“What lies behind us and what lies before us are small matters compared to what lies within us.” Emerson
Imagine being in your car at an intersection, waiting for the light to change. It seems forever . . . and your mind drifts. In other words, you’ve stopped paying attention, but the driver behind you hasn’t. The instant the light changes, he or she lays on the horn.
I’ve been the day-dreamer in that scenario on multiple occasions, and—admittedly—I’ve been the horn-honker, too. But sometimes I’m the passenger . . . a mere innocent bystander. That was the situation a few months ago. My friend Lana and I were engrossed in conversation when the light changed, and guess what? Yep, it happened.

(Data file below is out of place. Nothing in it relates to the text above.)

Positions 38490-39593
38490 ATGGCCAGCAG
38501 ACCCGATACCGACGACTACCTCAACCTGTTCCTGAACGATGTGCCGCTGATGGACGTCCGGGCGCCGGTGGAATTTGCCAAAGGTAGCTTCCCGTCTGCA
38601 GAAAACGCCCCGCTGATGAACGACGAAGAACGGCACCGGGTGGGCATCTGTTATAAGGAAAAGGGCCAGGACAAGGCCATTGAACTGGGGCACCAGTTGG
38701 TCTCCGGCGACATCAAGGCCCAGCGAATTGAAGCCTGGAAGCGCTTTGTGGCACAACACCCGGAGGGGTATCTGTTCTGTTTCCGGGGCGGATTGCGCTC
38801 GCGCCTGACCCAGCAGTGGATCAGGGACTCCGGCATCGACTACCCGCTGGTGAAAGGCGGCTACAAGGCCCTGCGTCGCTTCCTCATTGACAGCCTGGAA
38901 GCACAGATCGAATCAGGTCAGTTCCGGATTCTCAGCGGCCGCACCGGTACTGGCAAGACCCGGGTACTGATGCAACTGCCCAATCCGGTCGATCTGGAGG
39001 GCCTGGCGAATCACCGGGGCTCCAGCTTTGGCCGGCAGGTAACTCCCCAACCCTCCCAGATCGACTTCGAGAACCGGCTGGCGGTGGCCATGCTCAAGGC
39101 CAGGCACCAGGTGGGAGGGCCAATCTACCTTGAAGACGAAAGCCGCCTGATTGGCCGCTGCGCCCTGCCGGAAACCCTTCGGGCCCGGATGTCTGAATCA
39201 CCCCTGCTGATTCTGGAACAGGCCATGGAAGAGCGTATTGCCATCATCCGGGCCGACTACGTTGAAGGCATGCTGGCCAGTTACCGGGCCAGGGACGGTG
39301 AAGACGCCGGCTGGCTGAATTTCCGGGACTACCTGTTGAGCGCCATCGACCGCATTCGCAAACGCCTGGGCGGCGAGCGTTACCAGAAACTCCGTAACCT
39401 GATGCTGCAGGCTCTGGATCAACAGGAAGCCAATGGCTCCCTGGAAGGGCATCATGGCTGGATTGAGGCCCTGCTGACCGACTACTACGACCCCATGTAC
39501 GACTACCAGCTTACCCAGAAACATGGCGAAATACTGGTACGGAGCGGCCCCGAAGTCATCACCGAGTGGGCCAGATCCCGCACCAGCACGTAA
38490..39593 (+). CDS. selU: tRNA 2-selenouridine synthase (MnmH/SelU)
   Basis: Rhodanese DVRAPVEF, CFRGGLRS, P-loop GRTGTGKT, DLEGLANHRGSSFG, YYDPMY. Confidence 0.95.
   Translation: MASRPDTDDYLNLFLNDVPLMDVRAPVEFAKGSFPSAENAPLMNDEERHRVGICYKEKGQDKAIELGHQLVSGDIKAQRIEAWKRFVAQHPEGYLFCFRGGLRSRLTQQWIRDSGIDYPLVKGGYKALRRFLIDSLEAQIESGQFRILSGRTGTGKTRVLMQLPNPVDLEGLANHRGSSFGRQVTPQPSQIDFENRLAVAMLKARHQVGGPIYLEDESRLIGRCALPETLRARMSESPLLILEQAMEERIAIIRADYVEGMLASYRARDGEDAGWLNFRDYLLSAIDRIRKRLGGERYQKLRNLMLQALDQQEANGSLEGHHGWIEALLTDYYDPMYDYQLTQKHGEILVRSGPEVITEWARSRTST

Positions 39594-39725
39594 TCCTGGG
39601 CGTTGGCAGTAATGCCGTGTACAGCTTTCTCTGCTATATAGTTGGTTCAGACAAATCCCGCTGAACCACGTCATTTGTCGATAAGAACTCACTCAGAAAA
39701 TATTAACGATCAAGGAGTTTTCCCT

Lana didn’t waste a millisecond—she obeyed. Bearing down on the accelerator, we were in full motion in no time.
“Now, if my grandmother had been driving,” she said, “we would still be waiting back there at the light.” Lana recalled an incident that took place when she was nine or ten. She was riding in the car with her grandmother. They were at a stoplight and when it changed her grandmother apparently wasn’t responding fast enough for the driver behind them. He communicated this very effectively with his horn. Lana’s grandmother didn’t budge.
“We just sat there,” Lana said.
Lana was mystified, and after a few seconds had elapsed, she finally asked: “Grandma, what are you doing? “Unfazed, her grandmother simply replied, “I’m helping the person behind me learn patience, sweetie.”